I sat on my bed with my arms wrapped tightly around my pillow swaying back and forth. My mom lightly knocked on my door and asked if she could come in. I tried to wipe away the stains left by my long stream of tears, but I felt my skin sting and eyes swell instead. She asked if I wanted to talk about it, but my response got stuck in my throat, so all I could do was shake my head and shove my head deep inside my pillow. Her bare feet smacked on the concrete as she made her way over to my bed. Her weight made an indent in the corner of my mattress as she sat down and laid a hand on my back.
For the 2010 Super Bowl, Doritos put out a commercial that was titled “House Rules”. In this commercial a young man comes to take a beautiful young, single mother out for their first date. While the mother is out of the room putting up the flowers the man brought, the man sits down to socialize with the son. As the man sits down he picks up one of the son’s Doritos, and just as he is about to put the chip in his mouth the son slaps him. After slapping the man the son says, “Don’t touch my mama, and don’t touch my Doritos.” This 2010 Super Bowl Doritos commercial is an example of visual rhetoric, because it appeals to the audience using pathos, ethos, and what the camera focuses to not just persuade the viewers
My parents had been married for thirty-four years as the time of her death. During that time, they raised three children and were the proud grandparents of six grandkids. No one had to guess where you stood with my mom – they knew. She gave love and showed compassion to anyone who allowed. Growing up, all of our friends called her “Mama T” because she mothered so many and her last name was Tatum.
"What's happening?" she asked, but this time her words were heavy, and became intense. I stood up for a moment, meeting her eyes with mine. I let out a sigh as I glided down the wall and sat down. "Nothing," I whispered. "Go back to sleep while you can." I could see her tremble as she pulled the rotten cloth over her head and turn to her side, ignoring the stench and forcing herself to fall asleep.
As a child Gloria read white American Literature, which later lead her to be a writer and publish great insight perspective writings.(encyclopedia) As Gloria got older, she was an advanced student in high school, she even graduated with honors.(encyclopedia) Later, while in college she faced an obstacle of finding her blackness after the assassination of Dr. Martin Luther King Jr.(encyclopedia).She then left to be a teacher for Jehovah Witness as a way to search for her purpose.(encyclopedia) Her whole childhood geared her towards being an author, and to write one of her most popular books “ The Women of Brewster Place ”.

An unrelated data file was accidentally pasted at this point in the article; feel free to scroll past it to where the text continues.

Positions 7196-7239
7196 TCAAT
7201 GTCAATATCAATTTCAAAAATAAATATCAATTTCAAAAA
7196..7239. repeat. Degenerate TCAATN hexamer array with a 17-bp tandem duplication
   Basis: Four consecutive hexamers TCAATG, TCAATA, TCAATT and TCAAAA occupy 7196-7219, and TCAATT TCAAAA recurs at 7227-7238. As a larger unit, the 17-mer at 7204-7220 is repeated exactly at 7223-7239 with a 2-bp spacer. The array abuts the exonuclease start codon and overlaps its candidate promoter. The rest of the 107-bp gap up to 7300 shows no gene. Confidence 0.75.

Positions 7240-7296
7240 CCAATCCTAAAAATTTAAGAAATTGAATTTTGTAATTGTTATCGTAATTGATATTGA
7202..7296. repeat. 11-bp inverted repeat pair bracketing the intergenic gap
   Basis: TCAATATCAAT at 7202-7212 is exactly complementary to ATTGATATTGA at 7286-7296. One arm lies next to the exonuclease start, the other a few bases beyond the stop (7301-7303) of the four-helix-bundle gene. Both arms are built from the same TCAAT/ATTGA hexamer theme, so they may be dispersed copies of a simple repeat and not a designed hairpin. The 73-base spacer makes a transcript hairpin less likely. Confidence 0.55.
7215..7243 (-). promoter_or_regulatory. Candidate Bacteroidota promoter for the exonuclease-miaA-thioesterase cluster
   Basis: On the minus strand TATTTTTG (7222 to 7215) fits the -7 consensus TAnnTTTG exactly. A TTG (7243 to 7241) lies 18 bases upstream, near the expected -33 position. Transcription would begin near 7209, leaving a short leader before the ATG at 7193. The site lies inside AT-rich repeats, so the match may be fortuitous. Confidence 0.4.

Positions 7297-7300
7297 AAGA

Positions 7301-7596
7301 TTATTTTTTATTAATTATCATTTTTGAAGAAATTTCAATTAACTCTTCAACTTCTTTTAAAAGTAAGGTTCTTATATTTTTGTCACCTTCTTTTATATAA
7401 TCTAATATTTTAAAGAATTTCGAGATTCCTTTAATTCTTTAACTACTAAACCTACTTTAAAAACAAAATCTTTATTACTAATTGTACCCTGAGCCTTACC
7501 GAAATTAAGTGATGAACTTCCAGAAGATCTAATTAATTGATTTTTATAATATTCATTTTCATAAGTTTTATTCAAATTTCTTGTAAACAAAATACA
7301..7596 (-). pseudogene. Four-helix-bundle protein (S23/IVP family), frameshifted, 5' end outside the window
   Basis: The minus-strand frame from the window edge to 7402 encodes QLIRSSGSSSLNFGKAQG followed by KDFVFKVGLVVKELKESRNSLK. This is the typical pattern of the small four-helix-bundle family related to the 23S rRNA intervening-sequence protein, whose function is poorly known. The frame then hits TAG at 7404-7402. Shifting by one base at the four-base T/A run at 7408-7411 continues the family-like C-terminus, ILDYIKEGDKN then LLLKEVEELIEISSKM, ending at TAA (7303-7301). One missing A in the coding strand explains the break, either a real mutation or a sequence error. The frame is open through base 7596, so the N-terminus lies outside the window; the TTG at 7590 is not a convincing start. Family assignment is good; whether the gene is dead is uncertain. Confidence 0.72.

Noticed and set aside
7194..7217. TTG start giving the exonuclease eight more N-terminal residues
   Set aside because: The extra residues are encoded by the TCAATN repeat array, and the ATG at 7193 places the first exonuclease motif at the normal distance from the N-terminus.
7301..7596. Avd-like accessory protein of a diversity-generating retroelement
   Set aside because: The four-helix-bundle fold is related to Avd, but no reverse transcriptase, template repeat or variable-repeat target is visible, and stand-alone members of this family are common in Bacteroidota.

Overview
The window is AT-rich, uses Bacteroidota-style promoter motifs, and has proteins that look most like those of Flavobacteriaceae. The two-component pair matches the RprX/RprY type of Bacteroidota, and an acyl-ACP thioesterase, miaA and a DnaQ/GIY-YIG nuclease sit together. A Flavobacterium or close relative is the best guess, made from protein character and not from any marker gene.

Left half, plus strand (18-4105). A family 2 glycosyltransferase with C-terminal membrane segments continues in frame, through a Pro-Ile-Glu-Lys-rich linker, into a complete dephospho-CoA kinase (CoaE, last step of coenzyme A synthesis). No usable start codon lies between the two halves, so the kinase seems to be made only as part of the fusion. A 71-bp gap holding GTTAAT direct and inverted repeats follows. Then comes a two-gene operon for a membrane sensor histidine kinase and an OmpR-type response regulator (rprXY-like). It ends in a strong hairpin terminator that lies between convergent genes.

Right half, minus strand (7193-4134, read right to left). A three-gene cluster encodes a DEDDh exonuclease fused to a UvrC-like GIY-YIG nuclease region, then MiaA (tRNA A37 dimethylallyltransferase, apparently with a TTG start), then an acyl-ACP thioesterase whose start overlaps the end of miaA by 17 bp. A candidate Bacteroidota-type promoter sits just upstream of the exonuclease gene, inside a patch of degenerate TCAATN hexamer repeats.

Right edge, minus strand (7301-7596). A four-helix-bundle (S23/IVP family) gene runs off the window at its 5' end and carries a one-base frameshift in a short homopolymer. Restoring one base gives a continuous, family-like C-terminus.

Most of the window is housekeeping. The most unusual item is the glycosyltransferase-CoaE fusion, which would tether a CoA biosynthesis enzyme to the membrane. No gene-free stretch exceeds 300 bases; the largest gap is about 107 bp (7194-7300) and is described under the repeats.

He walked sluggish up the stairs to go to bed, I ran towards mom to see if she was okay, I saw her face filled with fear and it looks like she wasn’t in this world anymore, like she was off, lost in her conscience. I felt suddenly like I wasn’t home, like I just walked into a different world with parents I didn’t even recognize. I left my mom in her mess of thoughts and ran upstairs a little wary that my dad would pop out. I shut my door silently and just sat on my bed, wondering what happened to Clover and hoping she’ll come back home soon, no wait this is not my home anymore.
It was a summer day and I was sitting under the shade in the backyard when I heard the car’s wheels pull up to the driveway. It was my owner “Dad” as Christi would say, when even her fathers name is actually David. I don’t know why she calls him that. I peered through the slits of the picket fence. All I could see was a portion of the car and some of the drive way. Then I saw Christi hop out and she sounded excited. I couldn't see because they left the driveway and I heard them go into the house. I was waiting for them to open the back door as usual. Then I heard the door click and it came open Christi was sitting there with a poodle in her arms. “Clifford this is your new sister.”
Late night phone calls never end well, and this one was no exception. My mom answered the shrill ring of the landline early one Wednesday morning and was greeted by her sisters solemn voice. Aunt Mary told her that their mother wasn’t able to swallow food anymore; an obvious problem that had all the more meaning to her. Barely a month before, grandma’s sister, my Great Aunt Maureen, after a long period of declining health, quickly passed away after loosing her ability to swallow. It seemed that grandma would follow her sister’s example. Mom hung up the phone, the weight of the world settling around her shoulders, and booked a flight for the small Irish town she grew up in.
In 2013, my mother was very ill and had to travel interstate for life saving treatment. It was a very long year, and it forced the development of my independence and self-direction, given my family’s focus on my Mum’s illness.